By Lizzie Duong
As the Sustainability Strategist at UCI ANTrepreneur Center, I’ve been working to ensure that our student startups and business practices align with the United Nations Sustainable Development Goals (SDGs). The SDGs were adopted by all United Nations Member States in 2015 in a universal call to action to end poverty and hunger, protect the planet, and ensure that all peoples enjoy peace and prosperity by 2030.
With that said, businesses have an important role to play in achieving the SDGs as well because with great power comes great responsibility. Even startups can contribute to sustainable development by creating business models with environmentally-conscious values by integrating sustainability into their operations. To bridge the gaps among people, planet, and prosperity, businesses must take a long-term view by considering the multilayered impacts of their activities.
Recently, I was invited to speak at UNICEF’s annual Hunger Banquet in Irvine. The Hunger Banquet is an experiential event that simulates the unequal distribution of food resources around the world. Participants are randomly assigned to one of three groups – high-income, middle-income, or low-income – and receive a meal that reflects their assigned status. Through this experience, participants gain a deeper understanding of the challenges of hunger and poverty, and the complex web of factors that contribute to food insecurity. They also learn about the various ways in which organizations like UNICEF are working to address these issues and create a more sustainable future.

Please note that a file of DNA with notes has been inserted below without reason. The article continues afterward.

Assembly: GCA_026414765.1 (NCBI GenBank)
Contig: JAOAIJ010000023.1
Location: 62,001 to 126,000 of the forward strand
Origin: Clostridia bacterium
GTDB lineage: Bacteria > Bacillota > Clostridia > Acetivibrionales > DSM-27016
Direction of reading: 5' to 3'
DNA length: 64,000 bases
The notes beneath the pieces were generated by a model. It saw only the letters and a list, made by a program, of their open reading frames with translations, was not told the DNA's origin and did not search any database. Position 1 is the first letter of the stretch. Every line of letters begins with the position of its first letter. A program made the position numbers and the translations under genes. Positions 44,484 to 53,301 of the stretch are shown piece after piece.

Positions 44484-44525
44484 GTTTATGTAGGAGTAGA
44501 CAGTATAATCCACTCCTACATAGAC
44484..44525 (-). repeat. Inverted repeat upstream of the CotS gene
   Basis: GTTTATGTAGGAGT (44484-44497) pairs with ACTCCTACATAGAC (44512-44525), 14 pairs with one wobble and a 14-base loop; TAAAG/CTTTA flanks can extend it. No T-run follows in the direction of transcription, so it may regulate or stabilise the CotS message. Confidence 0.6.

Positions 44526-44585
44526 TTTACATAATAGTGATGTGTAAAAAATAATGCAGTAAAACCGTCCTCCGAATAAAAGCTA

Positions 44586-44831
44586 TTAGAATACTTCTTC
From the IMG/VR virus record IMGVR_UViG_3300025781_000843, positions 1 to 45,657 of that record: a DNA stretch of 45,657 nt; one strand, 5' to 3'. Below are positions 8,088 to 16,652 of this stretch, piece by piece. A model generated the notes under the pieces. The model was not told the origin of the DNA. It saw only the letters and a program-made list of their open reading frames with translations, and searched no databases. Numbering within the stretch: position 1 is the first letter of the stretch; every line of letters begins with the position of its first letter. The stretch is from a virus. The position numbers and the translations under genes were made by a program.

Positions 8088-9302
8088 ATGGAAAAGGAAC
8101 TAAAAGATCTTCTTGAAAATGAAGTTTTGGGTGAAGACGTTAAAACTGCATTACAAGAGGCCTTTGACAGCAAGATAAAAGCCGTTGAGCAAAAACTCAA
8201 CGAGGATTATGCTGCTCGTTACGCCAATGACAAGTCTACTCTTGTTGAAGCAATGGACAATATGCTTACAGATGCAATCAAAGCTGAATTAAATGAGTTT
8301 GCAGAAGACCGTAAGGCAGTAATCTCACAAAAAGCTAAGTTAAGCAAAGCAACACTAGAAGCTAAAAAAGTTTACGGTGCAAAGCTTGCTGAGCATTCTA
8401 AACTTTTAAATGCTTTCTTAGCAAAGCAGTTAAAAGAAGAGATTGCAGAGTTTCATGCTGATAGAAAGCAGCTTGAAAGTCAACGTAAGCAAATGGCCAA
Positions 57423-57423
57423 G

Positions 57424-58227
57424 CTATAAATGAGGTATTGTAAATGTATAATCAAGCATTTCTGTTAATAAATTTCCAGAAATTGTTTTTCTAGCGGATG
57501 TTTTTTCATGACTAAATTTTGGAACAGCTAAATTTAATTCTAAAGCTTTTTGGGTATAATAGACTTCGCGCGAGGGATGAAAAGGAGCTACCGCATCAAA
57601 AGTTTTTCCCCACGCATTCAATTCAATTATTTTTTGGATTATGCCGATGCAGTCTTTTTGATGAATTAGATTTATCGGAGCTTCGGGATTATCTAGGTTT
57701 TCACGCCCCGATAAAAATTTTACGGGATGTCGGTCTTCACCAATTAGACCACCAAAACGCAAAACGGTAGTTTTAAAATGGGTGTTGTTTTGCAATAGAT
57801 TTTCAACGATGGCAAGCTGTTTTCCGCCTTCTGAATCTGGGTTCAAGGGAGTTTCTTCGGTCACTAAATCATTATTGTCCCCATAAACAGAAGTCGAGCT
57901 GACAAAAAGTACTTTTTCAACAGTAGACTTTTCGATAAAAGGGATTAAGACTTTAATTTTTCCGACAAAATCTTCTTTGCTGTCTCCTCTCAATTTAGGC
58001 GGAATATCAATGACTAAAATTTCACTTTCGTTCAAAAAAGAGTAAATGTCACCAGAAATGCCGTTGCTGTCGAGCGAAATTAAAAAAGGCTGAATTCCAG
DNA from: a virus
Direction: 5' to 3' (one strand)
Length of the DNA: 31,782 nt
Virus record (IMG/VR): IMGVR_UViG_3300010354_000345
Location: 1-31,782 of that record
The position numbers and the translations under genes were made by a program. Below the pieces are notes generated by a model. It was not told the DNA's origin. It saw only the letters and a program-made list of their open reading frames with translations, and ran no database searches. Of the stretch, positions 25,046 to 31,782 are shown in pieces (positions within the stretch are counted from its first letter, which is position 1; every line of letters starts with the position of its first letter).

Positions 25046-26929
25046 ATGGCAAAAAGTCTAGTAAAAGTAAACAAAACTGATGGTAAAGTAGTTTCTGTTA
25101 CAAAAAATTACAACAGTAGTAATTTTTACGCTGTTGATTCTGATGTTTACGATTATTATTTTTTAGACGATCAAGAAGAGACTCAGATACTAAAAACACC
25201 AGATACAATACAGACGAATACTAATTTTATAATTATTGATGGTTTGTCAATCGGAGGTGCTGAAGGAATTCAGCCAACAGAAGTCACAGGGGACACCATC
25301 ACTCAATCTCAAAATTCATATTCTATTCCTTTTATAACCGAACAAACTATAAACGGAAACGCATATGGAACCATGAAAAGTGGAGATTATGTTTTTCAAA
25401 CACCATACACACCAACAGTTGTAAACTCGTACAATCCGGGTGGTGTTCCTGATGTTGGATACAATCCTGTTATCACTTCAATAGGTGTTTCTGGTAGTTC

At the Hunger Banquet, I had the opportunity to share my insights on the role of business in achieving sustainable development. I spoke about the importance of considering the social and environmental impacts of business activities, and how this can lead to greater long-term success for businesses as well as benefits for society and the planet. I also discussed some specific examples of how businesses can align with the SDGs, such as promoting social equity and inclusion, and investing in sustainable supply chains. These practices not only benefit the planet and society, but can also lead to increased profitability and brand reputation for businesses.
Additionally, I had the opportunity to hear from aspiring entrepreneurs who are currently in the works of creating their own startups to tackle unreliable and unhealthy food challenges, such as Leslie Ciriaco – who’s creating her own app and podcast. Overall, the Hunger Banquet was a powerful reminder of the importance of sustainable development and the role that organizations like UNICEF and businesses can play in creating a more just and equitable world. At the ANTrepreneur Center, we are committed to working with businesses to help them align with the SDGs and create a better future for all.